If you find that areas of rubble or subsoil have been left from building work, they may be used successfully to form the basis of a scree or gravel garden, rather than spending time and effort on digging them out and replacing them with good soil. This type of ground is ideal for plants that prefer well-drained soil. An advantage of gravel or scree gardens is that they often require minimal maintenance once they are established as few weeds grow through. You can then focus your attention and time on other areas.




The contour and shape of the site will play a central role in determining the type of planting – it may, for instance, be an important factor in the microclimate. A south-facing slope is much warmer than a north-facing one, and can be planted with quite different species. If planting crops, a south-facing slope means the soil will warm more quickly in the spring, stay warmer throughout the summer, and be the last to cool in the winter. It means higher yields and larger fruit or vegetables. In a garden, a south-facing slope is the place to plant sun-loving plants and shrubs. On a steep slope the practicalities of working the site may be significant – for example, is the site too steep for a lawnmower?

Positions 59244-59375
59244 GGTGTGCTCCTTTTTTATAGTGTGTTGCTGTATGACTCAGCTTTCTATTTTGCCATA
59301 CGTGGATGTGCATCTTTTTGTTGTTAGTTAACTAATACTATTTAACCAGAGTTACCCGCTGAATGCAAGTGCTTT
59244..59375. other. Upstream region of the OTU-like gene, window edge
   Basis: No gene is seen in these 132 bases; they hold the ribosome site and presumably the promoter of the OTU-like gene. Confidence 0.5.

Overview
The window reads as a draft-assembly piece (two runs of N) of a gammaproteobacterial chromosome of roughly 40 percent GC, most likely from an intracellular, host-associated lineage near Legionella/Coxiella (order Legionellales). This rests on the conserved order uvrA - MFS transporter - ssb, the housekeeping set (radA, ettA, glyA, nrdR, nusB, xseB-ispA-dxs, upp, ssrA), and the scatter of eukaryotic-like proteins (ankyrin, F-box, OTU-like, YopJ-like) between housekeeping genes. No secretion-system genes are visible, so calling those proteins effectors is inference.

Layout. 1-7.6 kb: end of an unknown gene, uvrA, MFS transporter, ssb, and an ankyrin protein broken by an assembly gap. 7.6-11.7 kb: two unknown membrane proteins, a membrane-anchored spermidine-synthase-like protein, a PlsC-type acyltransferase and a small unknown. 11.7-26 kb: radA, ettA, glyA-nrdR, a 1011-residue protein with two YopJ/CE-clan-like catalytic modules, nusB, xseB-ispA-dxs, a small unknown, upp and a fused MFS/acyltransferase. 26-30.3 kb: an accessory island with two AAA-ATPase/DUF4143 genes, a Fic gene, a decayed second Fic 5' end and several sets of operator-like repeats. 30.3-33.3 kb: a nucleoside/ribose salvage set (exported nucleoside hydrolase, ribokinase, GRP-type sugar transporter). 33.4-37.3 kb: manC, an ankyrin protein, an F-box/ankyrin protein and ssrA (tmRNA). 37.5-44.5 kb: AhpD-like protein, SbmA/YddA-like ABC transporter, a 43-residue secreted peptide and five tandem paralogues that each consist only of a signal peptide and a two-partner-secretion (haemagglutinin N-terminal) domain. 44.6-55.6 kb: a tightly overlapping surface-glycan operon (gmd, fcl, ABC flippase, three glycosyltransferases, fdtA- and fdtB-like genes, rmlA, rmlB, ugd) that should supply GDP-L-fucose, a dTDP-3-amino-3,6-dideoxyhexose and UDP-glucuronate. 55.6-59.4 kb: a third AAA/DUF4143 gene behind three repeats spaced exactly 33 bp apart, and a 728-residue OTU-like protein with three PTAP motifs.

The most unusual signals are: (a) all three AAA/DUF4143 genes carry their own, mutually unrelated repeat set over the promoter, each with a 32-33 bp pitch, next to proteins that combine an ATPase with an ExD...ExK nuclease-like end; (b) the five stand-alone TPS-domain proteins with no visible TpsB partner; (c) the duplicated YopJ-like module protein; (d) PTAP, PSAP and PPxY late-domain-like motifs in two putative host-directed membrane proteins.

If steeply sloping land is to be planted it needs to be carefully terraced, with retaining walls or structures to prevent slippage of the soil during heavy rain. Often the best solution in this sort of location is to provide permanent plant cover, either with a dense cover crop, trees or shrubs, or grass. Contour planting, which is setting the rows to follow the contour of the land, can also help with runoff problems.